The Georgia Satellites released their last studio album in 1997, though the band is still apparently active, with guitarist Rick Richards as the last original member to still be with the group. Lead singer Dan Baird retired in 2019, saying on his website, “I won’t quit making music, but it’ll be in my basement, at my home, where I can walk my dog, go to the gym 4 times a week, shave on Friday and go to sleep with my sweetie beside me every night.” That sounds like the ideal retirement to me.


Music Video of the Day: Armegeddon It by Def Leppard (1988, directed by Wayne Isham)

The theme of this video seems to be that Def Leppard is the band that has fun onstage and off!

This footage for this video was shot over the course of two shows at McNichols Arena in Denver, Colorado. Originally, the footage was going to be used for a future concert film but, when Armageddon It was released as a single, the band’s record label said that they needed a music video to accompany it and they needed it immediately. Since the band didn’t want to do another “concept video” (and really didn’t have time to come up with a concept in the first place), the Denver footage was hastily edited together.

The end result was that Armageddon It went on to the become the band’s fourth top ten hit in the United States.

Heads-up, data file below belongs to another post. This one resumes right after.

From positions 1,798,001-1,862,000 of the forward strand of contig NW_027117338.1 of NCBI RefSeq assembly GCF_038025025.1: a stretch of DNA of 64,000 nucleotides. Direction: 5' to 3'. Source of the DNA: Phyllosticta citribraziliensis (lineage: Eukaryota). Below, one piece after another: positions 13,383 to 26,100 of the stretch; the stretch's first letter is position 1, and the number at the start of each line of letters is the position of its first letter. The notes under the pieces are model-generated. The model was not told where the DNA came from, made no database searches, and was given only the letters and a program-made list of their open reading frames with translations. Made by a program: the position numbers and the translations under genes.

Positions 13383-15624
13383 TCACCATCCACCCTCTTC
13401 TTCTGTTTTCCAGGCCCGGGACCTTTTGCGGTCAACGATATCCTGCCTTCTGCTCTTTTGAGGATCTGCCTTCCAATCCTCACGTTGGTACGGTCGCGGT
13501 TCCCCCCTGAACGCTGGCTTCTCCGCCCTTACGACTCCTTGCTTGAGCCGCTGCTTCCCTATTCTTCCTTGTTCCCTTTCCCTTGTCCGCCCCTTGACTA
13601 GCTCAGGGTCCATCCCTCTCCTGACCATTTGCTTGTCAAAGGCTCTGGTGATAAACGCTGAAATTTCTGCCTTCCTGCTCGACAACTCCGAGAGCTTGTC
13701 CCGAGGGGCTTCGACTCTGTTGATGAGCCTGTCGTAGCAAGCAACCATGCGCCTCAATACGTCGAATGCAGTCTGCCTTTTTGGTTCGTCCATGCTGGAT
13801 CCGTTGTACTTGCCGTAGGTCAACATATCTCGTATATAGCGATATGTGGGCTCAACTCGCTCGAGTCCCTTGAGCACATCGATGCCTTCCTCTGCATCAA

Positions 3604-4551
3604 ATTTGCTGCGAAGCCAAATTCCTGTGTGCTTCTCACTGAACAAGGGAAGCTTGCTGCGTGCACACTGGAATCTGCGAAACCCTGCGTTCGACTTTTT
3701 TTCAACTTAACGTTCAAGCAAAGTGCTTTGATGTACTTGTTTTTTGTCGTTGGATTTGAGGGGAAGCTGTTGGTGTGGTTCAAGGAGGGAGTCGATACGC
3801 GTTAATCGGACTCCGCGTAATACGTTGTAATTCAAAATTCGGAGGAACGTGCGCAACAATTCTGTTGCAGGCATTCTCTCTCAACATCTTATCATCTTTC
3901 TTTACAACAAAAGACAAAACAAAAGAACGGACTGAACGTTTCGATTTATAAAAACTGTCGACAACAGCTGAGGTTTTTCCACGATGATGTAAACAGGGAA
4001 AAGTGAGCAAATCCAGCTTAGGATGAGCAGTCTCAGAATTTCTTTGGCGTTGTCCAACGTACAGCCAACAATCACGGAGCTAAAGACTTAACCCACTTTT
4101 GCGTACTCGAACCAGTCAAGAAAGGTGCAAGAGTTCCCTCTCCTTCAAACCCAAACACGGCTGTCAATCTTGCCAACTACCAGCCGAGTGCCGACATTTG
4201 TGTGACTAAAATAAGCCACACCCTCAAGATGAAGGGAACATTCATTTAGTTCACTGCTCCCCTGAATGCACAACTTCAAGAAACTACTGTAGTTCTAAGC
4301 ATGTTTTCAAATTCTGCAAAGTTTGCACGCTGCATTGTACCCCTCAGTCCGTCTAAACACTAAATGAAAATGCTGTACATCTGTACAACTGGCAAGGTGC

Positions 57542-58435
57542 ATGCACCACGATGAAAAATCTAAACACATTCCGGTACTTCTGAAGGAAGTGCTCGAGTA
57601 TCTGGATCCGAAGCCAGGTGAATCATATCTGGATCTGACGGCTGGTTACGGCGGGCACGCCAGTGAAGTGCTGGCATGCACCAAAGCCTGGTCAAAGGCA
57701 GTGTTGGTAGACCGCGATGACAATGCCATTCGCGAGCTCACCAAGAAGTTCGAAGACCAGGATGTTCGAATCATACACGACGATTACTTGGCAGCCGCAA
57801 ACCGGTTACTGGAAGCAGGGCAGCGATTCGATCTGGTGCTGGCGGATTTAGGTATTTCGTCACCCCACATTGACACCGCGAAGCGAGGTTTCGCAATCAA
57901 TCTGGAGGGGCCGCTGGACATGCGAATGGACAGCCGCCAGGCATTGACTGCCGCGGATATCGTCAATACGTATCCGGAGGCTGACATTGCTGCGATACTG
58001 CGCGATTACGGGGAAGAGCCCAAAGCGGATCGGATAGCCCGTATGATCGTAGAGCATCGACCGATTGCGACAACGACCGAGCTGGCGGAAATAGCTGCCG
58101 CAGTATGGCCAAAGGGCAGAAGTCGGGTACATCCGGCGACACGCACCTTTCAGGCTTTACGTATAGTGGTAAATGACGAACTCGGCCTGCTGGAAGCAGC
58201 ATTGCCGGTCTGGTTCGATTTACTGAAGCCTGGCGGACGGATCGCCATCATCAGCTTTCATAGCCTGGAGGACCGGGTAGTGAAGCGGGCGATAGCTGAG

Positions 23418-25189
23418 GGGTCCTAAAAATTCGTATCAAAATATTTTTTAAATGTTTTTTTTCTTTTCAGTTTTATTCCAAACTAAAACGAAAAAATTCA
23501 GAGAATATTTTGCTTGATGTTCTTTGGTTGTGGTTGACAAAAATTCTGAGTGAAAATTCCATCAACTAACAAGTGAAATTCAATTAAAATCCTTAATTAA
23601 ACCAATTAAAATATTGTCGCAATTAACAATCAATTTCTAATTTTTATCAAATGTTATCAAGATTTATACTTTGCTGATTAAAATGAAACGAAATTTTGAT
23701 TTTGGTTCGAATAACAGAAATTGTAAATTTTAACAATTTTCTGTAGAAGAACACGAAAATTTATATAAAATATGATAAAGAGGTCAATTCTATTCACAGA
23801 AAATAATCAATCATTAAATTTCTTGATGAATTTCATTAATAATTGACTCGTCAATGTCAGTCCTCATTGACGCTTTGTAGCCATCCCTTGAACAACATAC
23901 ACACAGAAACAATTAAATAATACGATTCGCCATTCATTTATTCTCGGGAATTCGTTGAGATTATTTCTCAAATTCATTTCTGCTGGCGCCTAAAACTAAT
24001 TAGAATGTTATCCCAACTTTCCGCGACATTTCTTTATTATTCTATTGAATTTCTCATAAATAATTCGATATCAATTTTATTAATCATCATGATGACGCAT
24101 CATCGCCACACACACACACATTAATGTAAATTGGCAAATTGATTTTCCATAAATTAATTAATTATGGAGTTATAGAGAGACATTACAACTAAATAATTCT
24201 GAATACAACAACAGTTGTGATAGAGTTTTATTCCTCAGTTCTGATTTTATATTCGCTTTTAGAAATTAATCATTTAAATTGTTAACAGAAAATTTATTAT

Music Video of the Day: Cambodia by Kim Wilde (1981, directed by Brian Grant)

Kim Wilde having Vietnam War flashbacks is not something you necessarily expect but that’s the concept behind the video for Cambodia and it worked well enough for the video to become an early success on MTV. It’s hard for me to watch this video without thinking about Martin Sheen tearing up his hotel room at the start of Apocalypse Now.

This video was directed by Brian Grant and it feels like a prequel to the video that he would direct, a year later, for Duran Duran’s Hungry Like The Wolf.


Music Video of the Day: It Hit Me Like A Hammer by Huey Lewis and the News (1991, directed by Nigel Dick)

Huey Lewis & the News were a band who epitomized the early to mid-80s and their music videos played a large part in MTV’s initial popularity. Unfortunately, by the time 1991 rolled around, the band and its style of music was being overshadowed by the growing popularity of both rap and grunge. It Hit Me Like A Hammer was the band’s final top 40 hit in the United States. One of the cool things about Huey Lewis and the News is that, in contrast to a lot of other bands trying to make the transition from the 80s to the 90s, they didn’t change their sound. Huey didn’t start trying to rap. The band didn’t start wearing flannel and covering the Pixies. Instead, they remained who they were, a rocking and unpretentious bar band who wrote songs for people looking to have a good time.

This video was directed by Nigel Dick, who is one of those music video directors who worked with everyone and who still works with everyone. At last count, he has directed over 500 videos.


Music Video of the Day: Modern Love by David Bowie (1983, directed by Jim Yukich)

This video for Modern Love is probably as straight forward as you can expect any music video from David Bowie to be. Filmed during the Serious Moonlight Tour to support Let’s Dance, the video features Bowie and his band performing an encore at Philadelphia’s Spectrum Theater.

This video was directed by Jim Yukich, who did videos from everyone from Iron Maiden to Debbie Gibson to Phil Collins.